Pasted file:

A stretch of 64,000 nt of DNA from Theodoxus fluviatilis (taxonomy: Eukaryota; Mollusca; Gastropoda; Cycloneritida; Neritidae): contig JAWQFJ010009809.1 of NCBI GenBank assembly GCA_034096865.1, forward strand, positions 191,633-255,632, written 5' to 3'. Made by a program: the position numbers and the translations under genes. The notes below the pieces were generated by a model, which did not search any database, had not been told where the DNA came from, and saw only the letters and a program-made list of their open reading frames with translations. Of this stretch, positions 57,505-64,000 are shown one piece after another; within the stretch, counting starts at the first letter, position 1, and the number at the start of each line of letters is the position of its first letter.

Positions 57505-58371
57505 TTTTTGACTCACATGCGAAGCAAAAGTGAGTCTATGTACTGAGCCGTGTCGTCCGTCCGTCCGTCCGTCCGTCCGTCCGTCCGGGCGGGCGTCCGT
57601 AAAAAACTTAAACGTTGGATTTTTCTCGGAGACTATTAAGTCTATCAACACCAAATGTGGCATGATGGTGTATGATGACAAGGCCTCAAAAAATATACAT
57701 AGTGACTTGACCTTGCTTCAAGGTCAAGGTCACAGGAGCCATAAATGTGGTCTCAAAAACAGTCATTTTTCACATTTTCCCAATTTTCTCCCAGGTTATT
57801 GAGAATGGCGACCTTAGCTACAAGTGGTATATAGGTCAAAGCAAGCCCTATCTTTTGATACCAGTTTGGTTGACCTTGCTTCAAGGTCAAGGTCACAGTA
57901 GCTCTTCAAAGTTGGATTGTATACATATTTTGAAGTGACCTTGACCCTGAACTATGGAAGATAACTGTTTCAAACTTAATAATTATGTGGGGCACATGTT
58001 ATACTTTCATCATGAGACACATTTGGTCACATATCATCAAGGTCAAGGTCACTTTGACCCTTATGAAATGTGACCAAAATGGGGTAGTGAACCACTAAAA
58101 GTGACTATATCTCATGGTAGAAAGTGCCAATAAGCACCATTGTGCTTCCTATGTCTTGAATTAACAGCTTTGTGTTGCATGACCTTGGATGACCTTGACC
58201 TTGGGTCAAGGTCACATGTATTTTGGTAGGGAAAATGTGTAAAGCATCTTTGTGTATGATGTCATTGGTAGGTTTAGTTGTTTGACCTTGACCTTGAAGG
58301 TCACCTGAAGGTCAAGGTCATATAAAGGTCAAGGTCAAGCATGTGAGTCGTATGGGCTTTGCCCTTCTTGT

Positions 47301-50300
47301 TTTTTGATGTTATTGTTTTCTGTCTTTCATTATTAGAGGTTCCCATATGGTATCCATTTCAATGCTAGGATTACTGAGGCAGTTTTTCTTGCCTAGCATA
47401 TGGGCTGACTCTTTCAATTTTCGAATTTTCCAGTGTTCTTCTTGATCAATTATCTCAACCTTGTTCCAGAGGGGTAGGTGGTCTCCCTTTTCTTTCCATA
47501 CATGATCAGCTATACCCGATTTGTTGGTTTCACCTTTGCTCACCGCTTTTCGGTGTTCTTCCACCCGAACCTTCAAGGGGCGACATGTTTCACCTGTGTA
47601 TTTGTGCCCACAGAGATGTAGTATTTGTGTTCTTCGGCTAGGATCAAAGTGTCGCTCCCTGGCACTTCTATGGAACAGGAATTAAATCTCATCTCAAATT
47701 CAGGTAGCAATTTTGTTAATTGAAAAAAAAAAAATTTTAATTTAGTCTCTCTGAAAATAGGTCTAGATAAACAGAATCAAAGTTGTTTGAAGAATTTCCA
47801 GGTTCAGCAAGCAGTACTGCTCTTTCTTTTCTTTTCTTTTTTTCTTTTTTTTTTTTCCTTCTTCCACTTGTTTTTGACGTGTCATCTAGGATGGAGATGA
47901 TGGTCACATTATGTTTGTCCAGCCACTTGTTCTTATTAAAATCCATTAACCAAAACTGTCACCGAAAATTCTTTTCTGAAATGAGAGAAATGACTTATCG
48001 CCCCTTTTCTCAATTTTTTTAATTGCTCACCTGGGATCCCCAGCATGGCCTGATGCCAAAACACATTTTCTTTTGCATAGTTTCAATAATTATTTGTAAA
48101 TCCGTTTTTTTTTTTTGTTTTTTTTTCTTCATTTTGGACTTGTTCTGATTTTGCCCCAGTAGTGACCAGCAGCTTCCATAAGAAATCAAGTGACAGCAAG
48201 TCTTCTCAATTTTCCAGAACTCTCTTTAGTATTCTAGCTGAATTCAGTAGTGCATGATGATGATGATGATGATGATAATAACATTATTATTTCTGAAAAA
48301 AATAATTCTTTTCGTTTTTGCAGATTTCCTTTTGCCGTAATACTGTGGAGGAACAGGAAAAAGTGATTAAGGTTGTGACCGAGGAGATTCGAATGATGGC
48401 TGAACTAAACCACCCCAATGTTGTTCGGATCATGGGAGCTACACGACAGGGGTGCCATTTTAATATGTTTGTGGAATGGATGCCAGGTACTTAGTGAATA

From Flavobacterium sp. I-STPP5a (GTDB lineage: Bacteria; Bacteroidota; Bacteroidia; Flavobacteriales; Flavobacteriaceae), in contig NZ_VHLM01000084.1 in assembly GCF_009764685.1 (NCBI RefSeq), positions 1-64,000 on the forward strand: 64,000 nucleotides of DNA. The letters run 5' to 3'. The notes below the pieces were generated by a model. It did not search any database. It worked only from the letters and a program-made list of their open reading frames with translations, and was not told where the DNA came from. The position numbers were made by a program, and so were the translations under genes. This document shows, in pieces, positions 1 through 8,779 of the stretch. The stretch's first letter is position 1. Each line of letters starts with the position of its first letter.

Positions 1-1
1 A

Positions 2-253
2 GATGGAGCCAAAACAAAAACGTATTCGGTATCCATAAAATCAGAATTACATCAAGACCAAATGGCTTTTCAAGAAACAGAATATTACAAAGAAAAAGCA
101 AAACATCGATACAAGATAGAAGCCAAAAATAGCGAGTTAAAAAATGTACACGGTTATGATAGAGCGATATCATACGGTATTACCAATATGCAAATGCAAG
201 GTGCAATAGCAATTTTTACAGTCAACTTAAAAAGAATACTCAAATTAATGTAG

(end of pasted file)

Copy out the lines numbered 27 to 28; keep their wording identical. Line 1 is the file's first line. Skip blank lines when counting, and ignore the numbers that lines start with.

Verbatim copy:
1 A

Positions 2-253